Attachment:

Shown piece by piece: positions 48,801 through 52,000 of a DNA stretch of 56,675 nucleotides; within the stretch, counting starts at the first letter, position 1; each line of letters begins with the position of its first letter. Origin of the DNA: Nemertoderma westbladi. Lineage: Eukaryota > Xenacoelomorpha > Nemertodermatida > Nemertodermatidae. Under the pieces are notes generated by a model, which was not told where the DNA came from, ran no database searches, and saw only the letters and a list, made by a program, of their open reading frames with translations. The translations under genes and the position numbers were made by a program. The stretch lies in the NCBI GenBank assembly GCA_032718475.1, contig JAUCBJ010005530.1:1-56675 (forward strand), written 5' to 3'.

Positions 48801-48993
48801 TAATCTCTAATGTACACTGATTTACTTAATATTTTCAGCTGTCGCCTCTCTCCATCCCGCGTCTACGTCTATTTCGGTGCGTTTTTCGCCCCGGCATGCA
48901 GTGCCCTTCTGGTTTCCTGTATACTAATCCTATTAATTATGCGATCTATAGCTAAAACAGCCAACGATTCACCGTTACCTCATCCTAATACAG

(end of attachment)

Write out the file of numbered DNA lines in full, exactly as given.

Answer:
Shown piece by piece: positions 48,801 through 52,000 of a DNA stretch of 56,675 nucleotides; within the stretch, counting starts at the first letter, position 1; each line of letters begins with the position of its first letter. Origin of the DNA: Nemertoderma westbladi. Lineage: Eukaryota > Xenacoelomorpha > Nemertodermatida > Nemertodermatidae. Under the pieces are notes generated by a model, which was not told where the DNA came from, ran no database searches, and saw only the letters and a list, made by a program, of their open reading frames with translations. The translations under genes and the position numbers were made by a program. The stretch lies in the NCBI GenBank assembly GCA_032718475.1, contig JAUCBJ010005530.1:1-56675 (forward strand), written 5' to 3'.

Positions 48801-48993
48801 TAATCTCTAATGTACACTGATTTACTTAATATTTTCAGCTGTCGCCTCTCTCCATCCCGCGTCTACGTCTATTTCGGTGCGTTTTTCGCCCCGGCATGCA
48901 GTGCCCTTCTGGTTTCCTGTATACTAATCCTATTAATTATGCGATCTATAGCTAAAACAGCCAACGATTCACCGTTACCTCATCCTAATACAG